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The role of spatial and temporal heterogeneity and competition in structuring trematode communities in the great pond snail, Lymnaea stagnalis (L.)

January 1, 2012

We assessed how spatial and temporal heterogeneity and competition structure larval trematode communities in the pulmonate snail Lymnaea stagnalis. To postulate a dominance hierarchy, mark-release-recapture was used to monitor replacements of trematode species within snails over time. In addition, we sampled the trematode community in snails in different ponds in 3 consecutive years. A total of 7,623 snails (10,382 capture events) was sampled in 7 fishponds in the Jindřichův Hradec and Třeboň areas in South Bohemia (Czech Republic) from August 2006 to October 2008. Overall, 39% of snails were infected by a community of 14 trematode species; 7% of snails were infected with more than 1 trematode species (constituting 16 double- and 4 triple-species combinations). Results of the null-model analyses suggested that spatial heterogeneity in recruitment among ponds isolated trematode species from each other, whereas seasonal pulses in recruitment increased species interactions in some ponds. Competitive exclusion among trematodes led to a rarity of multiple infections compared to null-model expectations. Competitive relationships among trematode species were hypothesized as a dominance hierarchy based on direct evidence of replacement and invasion and on indirect evidence. Seven top dominant species with putatively similar competitive abilities (6 rediae and 1 sporocyst species) reduced the prevalence of the other trematode species developing in sporocysts only.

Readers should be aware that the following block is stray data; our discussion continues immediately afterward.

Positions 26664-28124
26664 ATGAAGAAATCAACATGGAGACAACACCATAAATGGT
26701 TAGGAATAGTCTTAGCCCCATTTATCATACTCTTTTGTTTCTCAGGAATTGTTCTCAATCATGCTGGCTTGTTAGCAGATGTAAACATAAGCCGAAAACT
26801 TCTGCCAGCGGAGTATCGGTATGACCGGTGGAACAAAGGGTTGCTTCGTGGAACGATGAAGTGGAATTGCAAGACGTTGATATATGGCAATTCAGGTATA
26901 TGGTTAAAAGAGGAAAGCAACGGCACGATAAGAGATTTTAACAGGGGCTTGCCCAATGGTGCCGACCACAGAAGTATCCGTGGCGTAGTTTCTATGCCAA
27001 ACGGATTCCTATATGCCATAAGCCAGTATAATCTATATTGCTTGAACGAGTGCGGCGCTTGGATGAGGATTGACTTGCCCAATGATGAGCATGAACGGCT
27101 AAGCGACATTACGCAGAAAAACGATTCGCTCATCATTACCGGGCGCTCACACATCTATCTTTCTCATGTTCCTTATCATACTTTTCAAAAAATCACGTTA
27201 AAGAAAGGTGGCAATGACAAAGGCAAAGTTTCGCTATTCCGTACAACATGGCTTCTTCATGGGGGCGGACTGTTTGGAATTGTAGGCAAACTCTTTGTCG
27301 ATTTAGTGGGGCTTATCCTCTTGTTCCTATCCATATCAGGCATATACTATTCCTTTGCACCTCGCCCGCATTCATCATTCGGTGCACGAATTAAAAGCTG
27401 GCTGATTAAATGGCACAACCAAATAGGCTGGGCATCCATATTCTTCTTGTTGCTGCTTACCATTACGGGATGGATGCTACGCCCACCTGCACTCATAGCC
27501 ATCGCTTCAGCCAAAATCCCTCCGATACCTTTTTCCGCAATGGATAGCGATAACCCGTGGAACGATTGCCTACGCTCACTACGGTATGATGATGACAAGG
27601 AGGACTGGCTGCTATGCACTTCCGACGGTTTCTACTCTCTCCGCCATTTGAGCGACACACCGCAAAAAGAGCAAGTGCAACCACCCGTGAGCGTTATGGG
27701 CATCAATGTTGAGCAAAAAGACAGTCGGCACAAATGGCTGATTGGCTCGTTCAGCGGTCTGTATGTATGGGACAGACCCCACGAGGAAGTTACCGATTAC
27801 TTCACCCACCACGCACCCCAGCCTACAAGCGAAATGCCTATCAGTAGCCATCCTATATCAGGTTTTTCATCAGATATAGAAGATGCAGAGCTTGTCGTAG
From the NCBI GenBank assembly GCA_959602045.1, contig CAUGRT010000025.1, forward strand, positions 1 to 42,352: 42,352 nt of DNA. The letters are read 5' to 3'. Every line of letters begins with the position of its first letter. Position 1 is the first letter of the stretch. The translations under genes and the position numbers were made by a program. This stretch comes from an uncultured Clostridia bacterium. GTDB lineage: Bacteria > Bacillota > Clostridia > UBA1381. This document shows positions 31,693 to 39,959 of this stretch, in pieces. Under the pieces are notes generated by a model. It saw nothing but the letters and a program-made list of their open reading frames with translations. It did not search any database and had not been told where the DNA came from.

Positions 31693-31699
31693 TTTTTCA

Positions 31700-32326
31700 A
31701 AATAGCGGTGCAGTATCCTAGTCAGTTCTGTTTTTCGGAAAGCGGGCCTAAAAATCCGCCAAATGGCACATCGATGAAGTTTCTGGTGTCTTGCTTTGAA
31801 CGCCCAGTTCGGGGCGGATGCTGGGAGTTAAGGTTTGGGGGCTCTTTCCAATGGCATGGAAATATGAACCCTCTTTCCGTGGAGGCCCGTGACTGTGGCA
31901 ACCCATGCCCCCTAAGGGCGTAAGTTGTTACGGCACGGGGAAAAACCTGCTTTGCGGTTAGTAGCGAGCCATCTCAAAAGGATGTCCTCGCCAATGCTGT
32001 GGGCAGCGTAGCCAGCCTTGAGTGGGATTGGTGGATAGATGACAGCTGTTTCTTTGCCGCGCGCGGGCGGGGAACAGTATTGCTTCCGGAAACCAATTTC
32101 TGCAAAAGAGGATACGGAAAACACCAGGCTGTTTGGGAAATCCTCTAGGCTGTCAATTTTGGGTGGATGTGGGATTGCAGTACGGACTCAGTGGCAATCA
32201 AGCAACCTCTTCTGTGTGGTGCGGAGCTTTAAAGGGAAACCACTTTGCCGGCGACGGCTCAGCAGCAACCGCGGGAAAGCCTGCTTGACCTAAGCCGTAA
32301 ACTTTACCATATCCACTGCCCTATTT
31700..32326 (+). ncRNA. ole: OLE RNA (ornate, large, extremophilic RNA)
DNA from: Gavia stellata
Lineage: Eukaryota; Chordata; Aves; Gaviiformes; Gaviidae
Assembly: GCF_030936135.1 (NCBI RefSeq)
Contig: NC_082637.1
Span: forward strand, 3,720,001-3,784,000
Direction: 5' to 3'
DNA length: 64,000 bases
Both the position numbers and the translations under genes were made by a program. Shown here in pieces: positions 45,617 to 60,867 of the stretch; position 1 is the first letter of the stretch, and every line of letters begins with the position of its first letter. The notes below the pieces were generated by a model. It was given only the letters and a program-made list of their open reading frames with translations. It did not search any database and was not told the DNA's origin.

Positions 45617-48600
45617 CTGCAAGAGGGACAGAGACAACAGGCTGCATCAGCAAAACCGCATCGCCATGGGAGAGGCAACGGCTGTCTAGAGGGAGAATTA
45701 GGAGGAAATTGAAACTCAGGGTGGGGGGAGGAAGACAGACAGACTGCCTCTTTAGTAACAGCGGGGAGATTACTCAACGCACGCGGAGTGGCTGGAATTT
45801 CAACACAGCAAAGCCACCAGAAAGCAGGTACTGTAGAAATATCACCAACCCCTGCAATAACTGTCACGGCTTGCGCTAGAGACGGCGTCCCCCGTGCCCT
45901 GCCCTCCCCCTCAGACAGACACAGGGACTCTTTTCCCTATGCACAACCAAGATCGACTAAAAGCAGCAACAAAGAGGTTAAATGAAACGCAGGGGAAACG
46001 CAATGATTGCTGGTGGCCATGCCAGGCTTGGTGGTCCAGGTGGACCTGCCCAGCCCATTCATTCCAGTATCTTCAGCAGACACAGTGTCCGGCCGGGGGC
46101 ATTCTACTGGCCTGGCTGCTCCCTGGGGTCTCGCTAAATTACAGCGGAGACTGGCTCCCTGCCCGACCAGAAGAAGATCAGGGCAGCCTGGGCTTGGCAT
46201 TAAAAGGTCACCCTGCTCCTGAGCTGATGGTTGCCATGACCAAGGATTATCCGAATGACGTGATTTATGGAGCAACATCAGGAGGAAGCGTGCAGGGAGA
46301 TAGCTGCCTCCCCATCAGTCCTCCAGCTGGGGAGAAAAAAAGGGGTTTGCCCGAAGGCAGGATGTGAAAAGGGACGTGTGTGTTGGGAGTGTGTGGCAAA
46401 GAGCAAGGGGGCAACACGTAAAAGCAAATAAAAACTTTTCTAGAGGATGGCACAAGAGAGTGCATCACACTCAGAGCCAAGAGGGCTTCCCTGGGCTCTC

Citation Information

Publication Year 2012
Title The role of spatial and temporal heterogeneity and competition in structuring trematode communities in the great pond snail, Lymnaea stagnalis (L.)
DOI 10.1645/GE-2964.1
Authors Miroslava Soldánová, Armand M. Kuris, Tomáš Scholz, Kevin D. Lafferty
Publication Type Article
Publication Subtype Journal Article
Series Title Journal of Parasitology
Index ID 70125655
Record Source USGS Publications Warehouse
USGS Organization Western Ecological Research Center